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Structure of the Eigenvalue Problem

A brief discussion of the mathematical structure of the eigenvalue problem is necessary to fix notation  and introduce ideas that lead to an understanding of the behavior, strengths and limitations of the algorithm. In this discussion, the real and complex number fields are denoted by and respectively. The standard n-dimensional real and complex vectors are denoted by and and the symbols and will denote the real and complex matrices with m rows and n columns. Scalars are denoted by lower case Greek letters, vectors are denoted by lower case Latin letters and matrices by capital Latin letters. The transpose of a matrix ${\bf A}$ is denoted by and the conjugate-transpose by The symbol, will denote the Euclidean or 2-norm of a vector. The standard basis for is denoted by the set  

The set of numbers is called the spectrum  of ${\bf A}$. The elements of this discrete set are the eigenvalues  of ${\bf A}$ and they may be characterized as the n roots of the characteristic polynomial     . Corresponding to each distinct eigenvalue is at least one   nonzero vector such that . This vector is called a right eigenvector   of ${\bf A}$ corresponding to the eigenvalue . The pair is called an eigenpair.  A nonzero vector such that is called a left eigenvector.  The multiplicity of as a root     of the characteristic polynomial is the algebraic multiplicity and the dimension of is the geometric multiplicity of . The matrix ${\bf A}$ is defective   if for some eigenvalue and otherwise it is non-defective. The eigenvalue is simple  if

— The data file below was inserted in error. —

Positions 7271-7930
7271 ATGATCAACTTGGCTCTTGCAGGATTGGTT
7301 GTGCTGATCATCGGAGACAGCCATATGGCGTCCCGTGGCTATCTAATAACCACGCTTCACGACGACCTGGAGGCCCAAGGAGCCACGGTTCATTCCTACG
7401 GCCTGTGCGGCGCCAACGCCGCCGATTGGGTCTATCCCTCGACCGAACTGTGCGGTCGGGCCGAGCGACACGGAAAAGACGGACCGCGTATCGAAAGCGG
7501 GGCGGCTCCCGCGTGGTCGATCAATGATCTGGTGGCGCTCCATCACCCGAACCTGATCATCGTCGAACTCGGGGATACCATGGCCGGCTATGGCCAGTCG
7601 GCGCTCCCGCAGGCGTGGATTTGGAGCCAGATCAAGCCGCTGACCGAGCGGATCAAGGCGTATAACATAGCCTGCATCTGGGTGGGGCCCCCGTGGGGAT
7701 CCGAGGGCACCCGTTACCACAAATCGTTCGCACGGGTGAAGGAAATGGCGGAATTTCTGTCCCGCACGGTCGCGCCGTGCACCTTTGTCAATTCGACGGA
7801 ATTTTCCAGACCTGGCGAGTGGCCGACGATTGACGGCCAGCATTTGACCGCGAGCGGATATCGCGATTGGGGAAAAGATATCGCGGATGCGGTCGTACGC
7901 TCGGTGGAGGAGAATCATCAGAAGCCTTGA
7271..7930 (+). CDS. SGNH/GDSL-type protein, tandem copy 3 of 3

A subspace of is called an invariant subspace    of ${\bf A}$ if . It is straightforward to show if , and satisfy

then is an invariant subspace of ${\bf A}$. Moreover, if has full column rank k then the columns of form a basis for this subspace and . If, in addition, k=n then and ${\bf A}$ is said to be similar  to under the similarity transformation   with ${\bf A}$ is diagonalizable if it is similar to a diagonal matrix and this property is equivalent to ${\bf A}$ being non-defective.

Invariant subspaces are central to the methods developed here. Invariant subspaces generalize the notion of eigenvectors. If , then , and is a one dimensional invariant subspace of More generally, if for and we put ,then is an invariant subspace of ${\bf A}$ and indeed where . If where is unitary and is upper triangular(the standard QR-factorization), then where is an upper triangular matrix with the eigenvalues on its diagonal. The columns of provide an orthonormal basis for the invariant subspace .